Friday, November 26, 2010

A big "fuck you" to history

If it is true that distance makes the heart grow fonder; if you were beginning to soften in your feelings towards the last president; if you were thinking, how bad could he have been? Then you're in luck, because he's written a "memoir," and it only takes a paragraph or two, madelaine like, it all comes flooding back. George Packer explains, yes, he was a self-regarding asshole and he remains so.

Modern ex-Presidents tend to write memoirs for reasons less heroic than Grant’s. Richard Nixon couldn’t stop producing his, in one form or another, in a quest to revise history’s devastating verdict. Bill Clinton needed the world’s undying attention. Why did George W. Bush write “Decision Points” (Crown; $35)? He tells us on the first page. He wanted to make a contribution to the study of American history, but he also wanted to join the section of advice books featuring leadership tips from successful executives: “I write to give readers a perspective on decision making in a complex environment. Many of the decisions that reach the president’s desk are tough calls, with strong arguments on both sides. Throughout the book, I describe the options I weighed and the principles I followed. I hope this will give you a better sense of why I made the decisions I did. Perhaps it will even prove useful as you make choices in your own life.”

Here is a prediction: “Decision Points” will not endure. Its prose aims for tough-minded simplicity but keeps landing on simpleminded sententiousness. Though Bush credits no collaborator, his memoirs read as if they were written by an admiring sidekick who is familiar with every story Bush ever told but never got to know the President well enough to convey his inner life. Very few of its four hundred and ninety-three pages are not self-serving. Bush, honing his executive skills as part owner of the Texas Rangers, decides to fire his underperforming manager, Bobby Valentine: “I tried to deliver the news in a thoughtful way, and Bobby handled it like a professional. I was grateful when, years later, I heard him say, ‘I voted for George W. Bush, even though he fired me.’ ” At the dramatic height of the book, on the morning of September 11th, “I called Condi from the secure phone in the limo. She told me there had been a third plane crash, this one into the Pentagon. I sat back in my seat and absorbed her words. My thoughts clarified: The first plane could have been an accident. The second was definitely an attack. The third was a declaration of war. My blood was boiling. We were going to find out who did this, and kick their ass.”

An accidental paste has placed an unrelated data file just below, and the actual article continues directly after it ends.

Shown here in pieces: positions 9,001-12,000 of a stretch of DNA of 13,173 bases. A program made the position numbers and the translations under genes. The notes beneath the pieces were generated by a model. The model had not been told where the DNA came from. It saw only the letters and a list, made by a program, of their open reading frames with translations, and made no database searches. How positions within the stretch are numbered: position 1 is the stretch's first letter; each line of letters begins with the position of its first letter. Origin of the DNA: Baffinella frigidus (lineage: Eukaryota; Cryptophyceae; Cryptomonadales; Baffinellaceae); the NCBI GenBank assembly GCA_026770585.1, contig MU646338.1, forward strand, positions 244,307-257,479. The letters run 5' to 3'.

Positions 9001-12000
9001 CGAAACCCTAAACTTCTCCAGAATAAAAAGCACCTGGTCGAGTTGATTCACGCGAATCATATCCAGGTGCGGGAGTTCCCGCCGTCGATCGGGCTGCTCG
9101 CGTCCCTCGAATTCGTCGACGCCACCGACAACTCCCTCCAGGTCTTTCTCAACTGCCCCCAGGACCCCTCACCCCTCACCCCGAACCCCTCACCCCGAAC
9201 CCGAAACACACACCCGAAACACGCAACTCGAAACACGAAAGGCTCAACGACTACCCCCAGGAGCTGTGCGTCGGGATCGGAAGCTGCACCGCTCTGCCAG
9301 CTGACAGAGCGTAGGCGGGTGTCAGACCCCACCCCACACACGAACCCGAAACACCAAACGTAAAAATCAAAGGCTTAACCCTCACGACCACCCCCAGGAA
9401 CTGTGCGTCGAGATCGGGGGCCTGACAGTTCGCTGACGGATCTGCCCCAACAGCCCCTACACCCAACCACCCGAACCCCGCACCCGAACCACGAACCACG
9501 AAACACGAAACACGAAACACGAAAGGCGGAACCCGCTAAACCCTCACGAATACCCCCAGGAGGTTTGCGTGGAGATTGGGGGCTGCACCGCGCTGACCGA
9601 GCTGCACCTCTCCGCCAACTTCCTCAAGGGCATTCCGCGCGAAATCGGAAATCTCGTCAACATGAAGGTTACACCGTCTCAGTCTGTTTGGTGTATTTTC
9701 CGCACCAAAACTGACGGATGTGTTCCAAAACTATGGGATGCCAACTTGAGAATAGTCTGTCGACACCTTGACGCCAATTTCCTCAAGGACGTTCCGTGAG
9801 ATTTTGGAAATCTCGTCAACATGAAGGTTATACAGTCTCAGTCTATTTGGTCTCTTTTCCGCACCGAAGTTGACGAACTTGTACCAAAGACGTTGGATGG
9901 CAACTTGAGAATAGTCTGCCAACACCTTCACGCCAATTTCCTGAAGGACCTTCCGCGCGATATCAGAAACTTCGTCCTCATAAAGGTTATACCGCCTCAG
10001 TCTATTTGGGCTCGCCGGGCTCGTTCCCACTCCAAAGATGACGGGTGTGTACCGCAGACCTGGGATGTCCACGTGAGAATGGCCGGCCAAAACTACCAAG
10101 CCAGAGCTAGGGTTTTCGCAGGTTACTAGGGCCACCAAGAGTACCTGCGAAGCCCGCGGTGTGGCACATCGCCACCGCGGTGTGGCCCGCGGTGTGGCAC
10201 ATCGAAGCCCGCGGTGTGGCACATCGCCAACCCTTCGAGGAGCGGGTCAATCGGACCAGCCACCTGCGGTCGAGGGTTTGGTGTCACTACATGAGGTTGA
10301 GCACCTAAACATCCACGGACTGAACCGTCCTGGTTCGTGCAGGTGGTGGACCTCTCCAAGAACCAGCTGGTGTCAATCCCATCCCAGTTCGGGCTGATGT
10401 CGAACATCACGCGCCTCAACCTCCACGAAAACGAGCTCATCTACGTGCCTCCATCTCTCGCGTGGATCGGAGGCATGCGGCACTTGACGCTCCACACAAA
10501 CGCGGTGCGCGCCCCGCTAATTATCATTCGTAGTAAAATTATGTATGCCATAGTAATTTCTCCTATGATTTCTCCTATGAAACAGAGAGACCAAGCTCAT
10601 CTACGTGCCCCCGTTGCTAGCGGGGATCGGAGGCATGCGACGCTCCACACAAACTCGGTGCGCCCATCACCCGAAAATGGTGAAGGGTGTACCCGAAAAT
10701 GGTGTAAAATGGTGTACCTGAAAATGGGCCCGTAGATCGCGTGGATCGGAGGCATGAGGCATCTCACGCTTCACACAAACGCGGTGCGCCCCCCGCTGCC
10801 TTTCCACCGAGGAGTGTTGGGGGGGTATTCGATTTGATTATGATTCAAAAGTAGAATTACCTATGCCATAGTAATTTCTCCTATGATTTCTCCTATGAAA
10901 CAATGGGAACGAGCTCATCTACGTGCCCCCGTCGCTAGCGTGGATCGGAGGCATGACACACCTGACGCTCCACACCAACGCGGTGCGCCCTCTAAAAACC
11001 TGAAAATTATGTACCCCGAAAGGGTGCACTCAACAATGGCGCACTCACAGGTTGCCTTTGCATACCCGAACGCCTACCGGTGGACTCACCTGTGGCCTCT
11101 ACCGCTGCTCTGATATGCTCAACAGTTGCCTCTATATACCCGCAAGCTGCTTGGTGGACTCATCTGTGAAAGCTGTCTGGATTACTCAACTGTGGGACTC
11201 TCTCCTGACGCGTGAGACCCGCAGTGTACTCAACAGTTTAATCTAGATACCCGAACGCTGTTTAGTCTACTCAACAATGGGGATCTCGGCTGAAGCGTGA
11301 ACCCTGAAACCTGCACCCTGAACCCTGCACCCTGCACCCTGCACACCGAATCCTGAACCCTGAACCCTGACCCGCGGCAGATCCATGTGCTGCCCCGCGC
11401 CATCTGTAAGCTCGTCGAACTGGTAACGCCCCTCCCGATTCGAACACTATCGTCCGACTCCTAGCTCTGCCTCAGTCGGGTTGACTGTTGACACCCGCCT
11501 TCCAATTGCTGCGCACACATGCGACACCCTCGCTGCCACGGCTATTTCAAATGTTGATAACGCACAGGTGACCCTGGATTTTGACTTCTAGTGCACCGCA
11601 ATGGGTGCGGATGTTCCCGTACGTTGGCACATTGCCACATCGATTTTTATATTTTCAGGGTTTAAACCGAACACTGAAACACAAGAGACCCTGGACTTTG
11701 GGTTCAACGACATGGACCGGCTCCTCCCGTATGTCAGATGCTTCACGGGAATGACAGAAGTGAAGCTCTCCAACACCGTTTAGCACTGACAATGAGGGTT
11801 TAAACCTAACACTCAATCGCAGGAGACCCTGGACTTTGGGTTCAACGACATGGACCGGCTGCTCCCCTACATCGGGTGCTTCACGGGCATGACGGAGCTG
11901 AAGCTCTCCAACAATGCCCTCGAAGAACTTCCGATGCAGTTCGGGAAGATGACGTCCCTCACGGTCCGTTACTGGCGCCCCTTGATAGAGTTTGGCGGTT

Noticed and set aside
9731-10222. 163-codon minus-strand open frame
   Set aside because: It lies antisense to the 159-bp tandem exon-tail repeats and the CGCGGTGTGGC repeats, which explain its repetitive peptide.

The rare moments of candor come at other people’s expense. After his mother has a miscarriage, her teen-age son drives her to the hospital: “This was a subject I never expected to be discussing with Mother. I also never expected to see the remains of the fetus, which she had saved in a jar.” (In other appearances, Barbara Bush is heard telling her son, “You can’t win,” as he weighs a race against Governor Ann Richards, of Texas, and scolding him to “get over it. Make up your mind, and move on,” as he tries to decide whether to run for President.) During the worst period of violence in Iraq, the Senate Majority Leader, Mitch McConnell, of Kentucky, implores the President to withdraw some troops in order to give the Republicans a boost before the 2006 midterms. “I made it clear I would set troop levels to achieve victory in Iraq, not victory at the polls,” Bush writes. That’s the characteristic anecdote of “Decision Points”: the President always gets the last, serenely self-assured word, leaving others quietly impressed or looking like fools. Scenes end with him saying, “Get to work,” “Let’s go,” or “We’re going to stay confident and patient, cool and steady.” Bush kept two war trophies in his private study off the Oval Office—a brick from the pulverized house of the Taliban leader Mullah Omar, and a pistol found on Saddam Hussein when he was captured. There’s plenty of moral cowardice assigned, but none of it to Bush himself.

I know I shouldn't be surprised, but the book mirrors the administration itself, built on lies, easily identified omissions, and absolutely no reflection or admission of mistakes made. Only steely resolve which we stupid liberals mistook for lack of character and intelligence.



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